Soap nuts are not very large but the shells contain powerful natural soap, known as saponin which is a natural surfactant, not only lifting stains from fabric but leaving the dirt suspended in the wash water, which makes the nuts ideal for cleaning tasks.
They could be said to be a 100% natural form of laundry soap and are a safe, hypoallergenic, biodegradable alternative to laundry detergents that imperil ocean waters and harm the environment.
And they work in much the same fashion as the usual laundry soaps, minus the chemicals.
How to Use Soap Nuts for Cleaning Clothing
Thus far, we have learned that soap nuts do a good job of cleaning but how does one actually use them? To use soap nuts for laundry purposes, one usually places the nuts into a bag.
The neat thing about the nuts--and a different scenario from single-use laundry soap--is that the bag containing the soap nuts can be used to wash multiple loads of laundry. This, of course, translates into cost savings.
Most retailers selling soap nuts, also sell small bags for use in conjunction with the nuts. Soap nut kits contain both items.
Normally you place 5-6 soap nuts into a bag, which you then place in your washing machine. You retrieve the bag and use it for subsequent loads of laundry. How many uses you get per bag depends on the size of the load, water hardness or softness, degree of soiling and so on.
those with allergies
hard or soft water
A Year's Worth of Cleaning for a Fraction of the Cost of Regular Laundry Detergents
5 loads per week
= 20 loads per month
x 12 months
= 240 loads in one year
A Year's Worth of Cleaning
Toss Out Your Fabric Softener
You don't have to use a fabric softener when you use soap nuts. Simply leave the little bag in your washing machine. The natural soap acts as a fabric softener and won't leave any greasy or harmful residues behind.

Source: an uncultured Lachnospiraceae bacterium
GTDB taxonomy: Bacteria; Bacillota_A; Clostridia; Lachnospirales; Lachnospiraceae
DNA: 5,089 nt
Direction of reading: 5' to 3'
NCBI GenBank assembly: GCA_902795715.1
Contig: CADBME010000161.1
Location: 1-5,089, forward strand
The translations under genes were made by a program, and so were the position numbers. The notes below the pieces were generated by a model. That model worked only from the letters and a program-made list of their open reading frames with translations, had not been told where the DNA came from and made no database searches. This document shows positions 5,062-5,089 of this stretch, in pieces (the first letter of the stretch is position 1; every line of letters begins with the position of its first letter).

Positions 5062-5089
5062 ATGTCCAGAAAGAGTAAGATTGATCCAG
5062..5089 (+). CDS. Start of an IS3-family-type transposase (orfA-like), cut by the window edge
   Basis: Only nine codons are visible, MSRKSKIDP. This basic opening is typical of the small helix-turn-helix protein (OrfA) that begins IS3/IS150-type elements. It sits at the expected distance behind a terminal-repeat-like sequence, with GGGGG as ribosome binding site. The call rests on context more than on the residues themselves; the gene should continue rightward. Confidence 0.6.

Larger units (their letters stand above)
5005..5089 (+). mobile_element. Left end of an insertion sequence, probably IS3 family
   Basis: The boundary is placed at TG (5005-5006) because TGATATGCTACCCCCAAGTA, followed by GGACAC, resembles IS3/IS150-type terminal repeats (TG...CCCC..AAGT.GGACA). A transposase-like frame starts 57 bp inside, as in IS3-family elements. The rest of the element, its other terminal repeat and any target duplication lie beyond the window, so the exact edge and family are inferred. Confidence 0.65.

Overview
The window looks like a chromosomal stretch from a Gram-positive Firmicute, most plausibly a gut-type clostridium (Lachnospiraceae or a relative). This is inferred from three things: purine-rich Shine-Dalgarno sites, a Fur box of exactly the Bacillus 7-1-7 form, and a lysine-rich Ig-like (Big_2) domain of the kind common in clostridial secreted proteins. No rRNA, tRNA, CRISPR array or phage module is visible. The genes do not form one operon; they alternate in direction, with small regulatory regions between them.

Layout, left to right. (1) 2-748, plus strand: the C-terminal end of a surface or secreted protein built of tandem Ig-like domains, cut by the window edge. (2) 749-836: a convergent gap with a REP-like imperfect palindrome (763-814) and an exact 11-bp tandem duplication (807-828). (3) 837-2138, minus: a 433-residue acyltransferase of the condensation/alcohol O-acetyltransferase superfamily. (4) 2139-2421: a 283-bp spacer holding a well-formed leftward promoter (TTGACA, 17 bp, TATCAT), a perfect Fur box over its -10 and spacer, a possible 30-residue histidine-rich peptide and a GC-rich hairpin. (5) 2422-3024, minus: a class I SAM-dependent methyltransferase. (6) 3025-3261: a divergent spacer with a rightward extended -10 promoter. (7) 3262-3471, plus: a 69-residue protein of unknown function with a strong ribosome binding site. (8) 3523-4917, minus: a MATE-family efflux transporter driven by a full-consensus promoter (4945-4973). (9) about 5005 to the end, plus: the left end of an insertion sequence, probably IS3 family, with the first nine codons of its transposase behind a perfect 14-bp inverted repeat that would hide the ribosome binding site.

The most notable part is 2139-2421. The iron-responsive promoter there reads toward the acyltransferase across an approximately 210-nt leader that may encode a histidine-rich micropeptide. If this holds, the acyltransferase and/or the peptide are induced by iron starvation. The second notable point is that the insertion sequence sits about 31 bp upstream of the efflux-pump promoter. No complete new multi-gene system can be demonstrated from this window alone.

Did You Know?
Laundry detergent and fabric softener can be some of the most toxic items in your home, containing phosphates, whiteners, foaming agents.
Other Uses Around the Home
insect repellant for plants
Making a Liquid Cleaner From Soap Nuts
By now you may be wondering if soap nuts are just for laundry. No! A liquid can be made and used to clean around your home.
Fill a large pot with water and soak 1/2-1 cup soap nuts overnight. Run all through a blender, then strain. Because this is a natural product with no preservatives, it will not keep like regular cleaners, so store some of the liquid in bottle in the fridge and freeze some of it in ice cub trays for later cleaning tasks.
Have You Tried Soap Nuts?See results without voting
Small Changes, Big Impact
Cleaning up our home environment starts with baby steps. We can replace products we are used to using with safer alternatives. It does require adopting new habits but these habits over the long-term can serve to protect our health and the environment. Using soap nuts is a natural and easy way to clean clothing and one that North Americans are embracing in increasing numbers.
My Other Hubs About Green Cleaning
- Using Baking Soda for Hair Washing
Baking soda makes a good DIY cleanser for hair. Easy and affordable!
- How to Make Your Own Environmentally-Friendly Tub Cl...
How to make a non-toxic tub cleaner with everyday ingredients. Inexpensive and no more harsh fumes or bathing in chemical residues.
© 2012 Athlyn Green